Affirmations for Powering through Pain in Labor
Affirmations are one of my most favorite ways to help make labor easier. Birthing Affirmations are small formatted statements that reflect positive self-talk and birthing empowerment. It helps to reduce the negativity and self-doubt a laboring mom might be feeling.
An excellent way to use affirmations is to start working through the affirmations before your labor. Spend some time printing out these birthing affirmations and post them around your home. The more you take the time to reflect and to focus now, the better off your mindset will be during labor.
Continuous Labor Support
Having continuous labor support is a game-changer in having a natural birth and reducing pain in labor. I highly recommended it! Now I recommended a Doula as they have specially trained for this. But if you can’t afford a Doula, you can have a healthy support person in the form of your husband or friend, etc.
Doulas can provide physical, mental, spiritual, and emotional support during labor. Studies have indicated that women who have continuous labor support have an increased chance of spontaneous vaginal birth.
They also have lower chances of having a c-section, an instrumental vaginal delivery, the use of an epidural, and negative feelings about their birth ( Bohren et al., 2017).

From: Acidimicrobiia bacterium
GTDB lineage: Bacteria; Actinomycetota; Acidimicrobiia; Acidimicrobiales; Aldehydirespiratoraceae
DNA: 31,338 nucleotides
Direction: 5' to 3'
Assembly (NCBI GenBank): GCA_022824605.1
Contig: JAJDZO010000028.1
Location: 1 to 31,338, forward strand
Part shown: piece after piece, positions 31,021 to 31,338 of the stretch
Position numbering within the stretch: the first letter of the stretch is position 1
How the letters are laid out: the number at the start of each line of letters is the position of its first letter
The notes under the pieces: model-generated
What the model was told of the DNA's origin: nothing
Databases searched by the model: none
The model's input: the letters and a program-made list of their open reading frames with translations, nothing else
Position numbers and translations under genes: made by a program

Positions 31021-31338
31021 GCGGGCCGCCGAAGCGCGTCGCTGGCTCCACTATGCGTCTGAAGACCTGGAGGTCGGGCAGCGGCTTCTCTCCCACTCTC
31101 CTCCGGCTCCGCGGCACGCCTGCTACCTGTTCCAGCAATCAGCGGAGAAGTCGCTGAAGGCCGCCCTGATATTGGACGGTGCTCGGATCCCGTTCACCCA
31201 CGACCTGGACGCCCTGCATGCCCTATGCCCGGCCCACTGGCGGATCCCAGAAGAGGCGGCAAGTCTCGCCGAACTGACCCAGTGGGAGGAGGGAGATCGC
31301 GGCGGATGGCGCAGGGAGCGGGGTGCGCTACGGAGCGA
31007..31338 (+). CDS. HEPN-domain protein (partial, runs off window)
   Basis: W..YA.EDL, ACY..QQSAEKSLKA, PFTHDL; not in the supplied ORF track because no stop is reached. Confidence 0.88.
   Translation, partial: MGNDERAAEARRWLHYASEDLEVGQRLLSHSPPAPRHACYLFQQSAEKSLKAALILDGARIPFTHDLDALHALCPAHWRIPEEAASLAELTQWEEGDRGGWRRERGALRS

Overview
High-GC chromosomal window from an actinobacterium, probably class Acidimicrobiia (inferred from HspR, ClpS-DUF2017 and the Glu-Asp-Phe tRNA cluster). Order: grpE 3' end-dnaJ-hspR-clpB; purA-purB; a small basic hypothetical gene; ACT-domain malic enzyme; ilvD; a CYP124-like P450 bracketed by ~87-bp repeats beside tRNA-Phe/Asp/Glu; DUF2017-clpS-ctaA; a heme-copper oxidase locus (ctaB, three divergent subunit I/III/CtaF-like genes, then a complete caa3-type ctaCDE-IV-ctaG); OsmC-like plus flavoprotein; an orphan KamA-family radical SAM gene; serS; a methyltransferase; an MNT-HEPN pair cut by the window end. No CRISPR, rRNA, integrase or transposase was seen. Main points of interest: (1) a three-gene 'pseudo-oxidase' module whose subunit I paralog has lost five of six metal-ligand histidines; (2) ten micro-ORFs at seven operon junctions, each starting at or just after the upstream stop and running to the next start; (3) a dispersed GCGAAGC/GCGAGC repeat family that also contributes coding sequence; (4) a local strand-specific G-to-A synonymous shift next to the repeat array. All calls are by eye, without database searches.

Be sure to check with your hospital policies to make sure you are allowed to have a support person with you during your birth. If not, and you strongly desire one, look for ways to work around this.
For example, maybe think about laboring at home longer, find a midwife for a home birth, consider a birthing center, look for another hospital, or get a virtual Doula.
Breathing is another crucial to help cope with the pain in labor and make your labor easier. Now, this does depend on what stage of labor you are in. For the most part, you want to breathe deep and evenly. However, many women don’t need much preparation in this, as they tend to figure this out during labor.
But if you want to make labor easier and have a more practical approach to coping with the pain in labor, then work on breathing. Instead of getting tense and letting your fear take over your mind, concentrate on your breaths.
Many women are choosing to have a natural birth with minimal interventions. But to have the birth you want, you must learn how to cope with the pain in labor. If you’re not able to do this then your dream of having a natural birth is just a dream. So start now, focusing on how you will cope with pain in labor to create easier labor.